Moreover, many dissatisfied customers are likely to show their frustrations on social networks. Within a short time, information about your downtime will spread all over the internet.

Meanwhile, your business rivals would be quick to take advantage of this situation to have an edge on the ecommerce market and attract new customers. As a result, you’re up a creek with a tarnished reputation and a damaged brand image.

Leading causes of downtime

As you can see, your website being accessible for customers at any time should be your top priority. Thus, identifying the possible causes of downtime can help you reduce the risks to a minimum and prepare you to cope with the issues more effectively when downtime happens. Downtime can happen suddenly or it can be planned.

Planned downtime is when you implement scheduled upgrades for hardware, software, or operating systems; server migration; or a code-based update. This time is used for different objectives so that a system can function effectively and accurately. If your downtime is scheduled then it’s important to make sure you inform your customers in advance and don’t forget to remind them when it happens. Generally, this type of downtime is best to schedule at night or outside of business trading hours.

Causes of planned downtime:

  • installing upgrades for hardware/software or operating systems
  • transferring to a new web host
  • data migration
  • server migration
  • code-based update

Unplanned downtime is likely to happen out of nowhere and it’s usually at the worst time of the month or the busiest time of the day. Unplanned downtime is when something crashes your system. The major reasons for unexpected downtime are usually linked to hardware/software failures, cyber attacks, natural disasters, or human errors, and can cost businesses a pretty penny.  

When these crashes are unplanned, fast reactions are crucial, especially for the ecommerce market where every minute matters. If the downtime is not planned, you should ensure that you make everything possible to spread the message out to your customers via social media or telephone.

Causes of unplanned downtime:

  • human error
  • malicious attack
  • hardware failure
  • software failure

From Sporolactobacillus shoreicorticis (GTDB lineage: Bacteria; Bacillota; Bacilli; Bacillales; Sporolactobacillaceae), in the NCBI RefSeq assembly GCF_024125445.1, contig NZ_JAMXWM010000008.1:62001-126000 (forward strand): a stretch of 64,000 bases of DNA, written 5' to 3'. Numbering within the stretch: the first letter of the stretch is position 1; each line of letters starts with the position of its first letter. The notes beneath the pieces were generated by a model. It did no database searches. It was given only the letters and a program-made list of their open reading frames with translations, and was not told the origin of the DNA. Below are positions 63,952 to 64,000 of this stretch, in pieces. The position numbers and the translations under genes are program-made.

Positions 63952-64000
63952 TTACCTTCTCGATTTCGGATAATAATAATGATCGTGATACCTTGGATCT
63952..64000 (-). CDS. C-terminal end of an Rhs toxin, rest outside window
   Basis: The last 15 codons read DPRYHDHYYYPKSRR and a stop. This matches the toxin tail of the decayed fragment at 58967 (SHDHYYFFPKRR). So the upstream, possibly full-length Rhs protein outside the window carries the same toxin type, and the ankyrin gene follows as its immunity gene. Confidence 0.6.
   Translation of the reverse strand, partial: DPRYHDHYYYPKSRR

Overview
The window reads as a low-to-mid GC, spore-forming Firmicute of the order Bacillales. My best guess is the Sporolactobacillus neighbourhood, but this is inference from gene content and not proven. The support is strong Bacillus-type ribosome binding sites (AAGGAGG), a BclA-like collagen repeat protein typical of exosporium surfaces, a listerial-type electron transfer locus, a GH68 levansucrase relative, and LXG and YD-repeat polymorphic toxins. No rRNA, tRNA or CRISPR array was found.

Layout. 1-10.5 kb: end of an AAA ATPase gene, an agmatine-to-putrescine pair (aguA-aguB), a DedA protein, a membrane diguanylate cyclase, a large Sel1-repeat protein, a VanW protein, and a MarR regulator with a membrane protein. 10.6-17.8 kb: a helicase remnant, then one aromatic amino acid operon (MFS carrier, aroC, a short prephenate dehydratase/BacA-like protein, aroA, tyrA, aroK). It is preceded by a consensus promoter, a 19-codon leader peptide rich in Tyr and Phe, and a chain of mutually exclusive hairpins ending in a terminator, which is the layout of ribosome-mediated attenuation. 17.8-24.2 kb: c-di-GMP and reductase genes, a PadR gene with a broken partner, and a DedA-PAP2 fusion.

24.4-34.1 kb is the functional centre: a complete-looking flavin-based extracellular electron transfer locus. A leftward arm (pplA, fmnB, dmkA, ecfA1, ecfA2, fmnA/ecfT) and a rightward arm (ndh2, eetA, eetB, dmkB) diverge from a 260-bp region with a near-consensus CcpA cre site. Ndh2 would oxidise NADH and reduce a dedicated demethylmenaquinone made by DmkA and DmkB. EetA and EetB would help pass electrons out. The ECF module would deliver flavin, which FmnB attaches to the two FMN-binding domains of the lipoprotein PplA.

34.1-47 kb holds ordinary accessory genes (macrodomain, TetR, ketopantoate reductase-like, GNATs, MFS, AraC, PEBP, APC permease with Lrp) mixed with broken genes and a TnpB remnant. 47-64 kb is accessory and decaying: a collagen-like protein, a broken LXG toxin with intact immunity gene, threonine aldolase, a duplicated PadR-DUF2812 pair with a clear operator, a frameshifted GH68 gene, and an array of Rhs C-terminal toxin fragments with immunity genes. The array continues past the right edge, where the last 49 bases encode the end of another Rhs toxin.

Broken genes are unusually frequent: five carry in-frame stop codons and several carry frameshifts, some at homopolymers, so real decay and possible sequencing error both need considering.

• natural disaster

To avoid unplanned downtime our development team recommends that you perform monitoring – including web performance monitoring, web application monitoring, and API (Application Programming Interface) monitoring – and that you backup your data or choose a reliable web hosting that relies on a CDN (Content Delivery Network).

How to prepare a planned downtime deployment on Magento

The following steps will help you to avoid different problems and errors during planned downtime deployment.

  • Backup Database (fresh dump from production)

One of the key steps during a planned downtime is to create backups. Keeping copies of data makes it possible to access your data when the website is down.

After the copy is created, the database goes back to standard operation. There are a few ways to keep backups. For instance, Network Attached Storage (NAS),  Cloud, or Dedicated Backup Software are commonly used. If you don’t constantly and properly back up your data, it can lead to serious troubles.

  • Create a Maintenance Page

During the preparation stage, a well-designed maintenance page should be created. A maintenance page is a temporary placeholder for periods when a website should be taken offline for different reasons (updates, backups, data migration).

A Magento maintenance page allows you to notify both customers and robots (search engines) about a scheduled downtime when a website will be unavailable. This guarantees that customers will come back later to find what they were looking for initially. We don’t recommend using a basic message that makes it seem like there’s a big problem on your website. Usually, we create a Magento custom maintenance page that matches the website design.